Wednesday, 17 March 2010

French Hot Chocolate

La Charlotte de l'Isle
24 rue Saint Louis en l'Ile
75004 Paris

Only a couple of months ago I would have considered warm milk and powder perfectly respectable grounds for a hot chocolate drink. How wrong I was, avid reader, how wrong. My re-education began with my first experience of real hot chocolate (made with real, hot, chocolate) from a Cambridge chocolatier earlier this year. Then, more recently I was taken to La Charlotte de I'sle, a tiny tea shop in Paris which doubles up as a weekly venue for puppet shows. Three of us ordered their luxuriously thick, dark chocolate drink, which came in a beaten-up ceramic pitcher with little shot glasses of water to wash it down. Intense, creamy, and rich, we got through the entire jug like the gluttons we are. Afterwards, having squeezed ourselves out of the shop and into a cold Parisian February, I glanced up and noticed in the near distance the Notre Dame, which in retrospect was quite interesting.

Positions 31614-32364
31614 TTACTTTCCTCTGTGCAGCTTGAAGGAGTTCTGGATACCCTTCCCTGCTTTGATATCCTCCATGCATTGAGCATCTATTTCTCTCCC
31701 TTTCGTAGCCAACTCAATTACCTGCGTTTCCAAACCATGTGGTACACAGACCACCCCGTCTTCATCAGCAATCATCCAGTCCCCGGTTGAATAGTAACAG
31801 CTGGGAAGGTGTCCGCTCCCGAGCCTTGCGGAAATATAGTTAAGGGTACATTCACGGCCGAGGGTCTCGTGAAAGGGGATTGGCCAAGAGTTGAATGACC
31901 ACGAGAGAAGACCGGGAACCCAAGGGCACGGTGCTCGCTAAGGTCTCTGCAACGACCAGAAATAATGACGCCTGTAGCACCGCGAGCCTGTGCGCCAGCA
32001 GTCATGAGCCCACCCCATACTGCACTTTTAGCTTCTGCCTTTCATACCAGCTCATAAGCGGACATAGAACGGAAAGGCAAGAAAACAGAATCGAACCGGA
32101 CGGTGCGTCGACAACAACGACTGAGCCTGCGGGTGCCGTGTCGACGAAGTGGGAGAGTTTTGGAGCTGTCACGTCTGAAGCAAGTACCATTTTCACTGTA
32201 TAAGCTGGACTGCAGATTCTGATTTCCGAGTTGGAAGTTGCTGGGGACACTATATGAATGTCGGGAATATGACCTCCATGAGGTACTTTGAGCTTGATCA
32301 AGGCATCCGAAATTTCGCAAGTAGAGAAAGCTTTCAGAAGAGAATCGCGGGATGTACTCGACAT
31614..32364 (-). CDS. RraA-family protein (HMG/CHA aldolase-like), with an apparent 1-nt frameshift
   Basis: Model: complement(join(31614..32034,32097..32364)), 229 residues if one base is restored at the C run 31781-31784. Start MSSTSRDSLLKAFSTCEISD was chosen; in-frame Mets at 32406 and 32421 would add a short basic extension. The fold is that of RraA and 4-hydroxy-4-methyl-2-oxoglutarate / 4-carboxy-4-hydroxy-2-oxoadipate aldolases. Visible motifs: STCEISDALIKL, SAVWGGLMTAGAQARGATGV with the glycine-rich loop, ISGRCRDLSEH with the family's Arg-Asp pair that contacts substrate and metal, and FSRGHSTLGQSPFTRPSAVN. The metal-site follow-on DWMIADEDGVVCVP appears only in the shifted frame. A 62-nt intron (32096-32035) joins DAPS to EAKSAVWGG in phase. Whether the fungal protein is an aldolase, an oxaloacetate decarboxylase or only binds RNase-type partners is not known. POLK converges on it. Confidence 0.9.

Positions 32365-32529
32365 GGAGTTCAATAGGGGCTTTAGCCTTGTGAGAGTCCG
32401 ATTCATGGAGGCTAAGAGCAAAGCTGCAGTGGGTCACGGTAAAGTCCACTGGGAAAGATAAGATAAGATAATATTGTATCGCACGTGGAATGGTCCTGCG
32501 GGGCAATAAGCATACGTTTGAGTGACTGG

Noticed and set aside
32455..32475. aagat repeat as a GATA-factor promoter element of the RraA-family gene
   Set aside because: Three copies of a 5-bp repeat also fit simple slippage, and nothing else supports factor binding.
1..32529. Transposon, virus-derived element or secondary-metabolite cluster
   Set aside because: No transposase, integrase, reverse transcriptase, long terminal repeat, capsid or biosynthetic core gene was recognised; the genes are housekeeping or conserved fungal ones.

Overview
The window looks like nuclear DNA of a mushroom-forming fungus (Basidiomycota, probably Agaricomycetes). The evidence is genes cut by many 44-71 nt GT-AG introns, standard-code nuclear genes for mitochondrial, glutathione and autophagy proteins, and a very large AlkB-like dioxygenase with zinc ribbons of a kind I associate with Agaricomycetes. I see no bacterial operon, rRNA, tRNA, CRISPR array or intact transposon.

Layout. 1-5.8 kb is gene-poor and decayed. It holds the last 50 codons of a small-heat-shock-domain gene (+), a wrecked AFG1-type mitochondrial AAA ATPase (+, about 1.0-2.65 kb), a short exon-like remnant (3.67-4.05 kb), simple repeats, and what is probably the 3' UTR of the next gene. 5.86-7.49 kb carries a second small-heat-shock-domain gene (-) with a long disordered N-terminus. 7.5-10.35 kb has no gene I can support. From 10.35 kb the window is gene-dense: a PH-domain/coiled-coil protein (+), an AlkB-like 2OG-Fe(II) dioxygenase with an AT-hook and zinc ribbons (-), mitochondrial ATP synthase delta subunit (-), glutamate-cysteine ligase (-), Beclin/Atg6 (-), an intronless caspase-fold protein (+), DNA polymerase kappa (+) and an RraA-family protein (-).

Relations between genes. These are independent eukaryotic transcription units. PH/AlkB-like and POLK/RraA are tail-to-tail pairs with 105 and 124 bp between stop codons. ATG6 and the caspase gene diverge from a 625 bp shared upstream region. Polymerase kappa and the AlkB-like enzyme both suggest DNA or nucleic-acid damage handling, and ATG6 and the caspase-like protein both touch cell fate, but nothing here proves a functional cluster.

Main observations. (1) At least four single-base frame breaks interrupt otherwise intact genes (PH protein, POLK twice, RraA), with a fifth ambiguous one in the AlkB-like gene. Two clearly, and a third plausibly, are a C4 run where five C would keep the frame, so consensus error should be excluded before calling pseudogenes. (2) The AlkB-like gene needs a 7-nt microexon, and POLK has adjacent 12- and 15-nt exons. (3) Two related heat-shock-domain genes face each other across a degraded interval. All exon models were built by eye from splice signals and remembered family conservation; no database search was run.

Tuesday, 16 March 2010


Creperie Bretonne
67 rue de Charonne
75011 Paris

And to think I was worried, when I started this blog, that I'd run out of drinks to write about. Chouchenn is a (honey-based) mead from the Brittany region of France. While the aroma was distinctly and overwhelmingly of honey, the taste was more complex - an edge of apple, a little booze, smooth, but with both sweet and sour in there too. It was almost like a honey cider, or an interesting sherry. Research reveals Chouchenn usually contains about 14% alcohol, which sounds about right. This one was sold (in a Parisian creperie) as a digestif, and served as a 50ml measure for 3.5 euros. Considering the rip-off price of beer and most other beverages in the city, this is less unreasonable than it sounds.

Monday, 15 March 2010

Val de Rance Cider

Creperie Bretonne
67 rue de Charonne
75011 Paris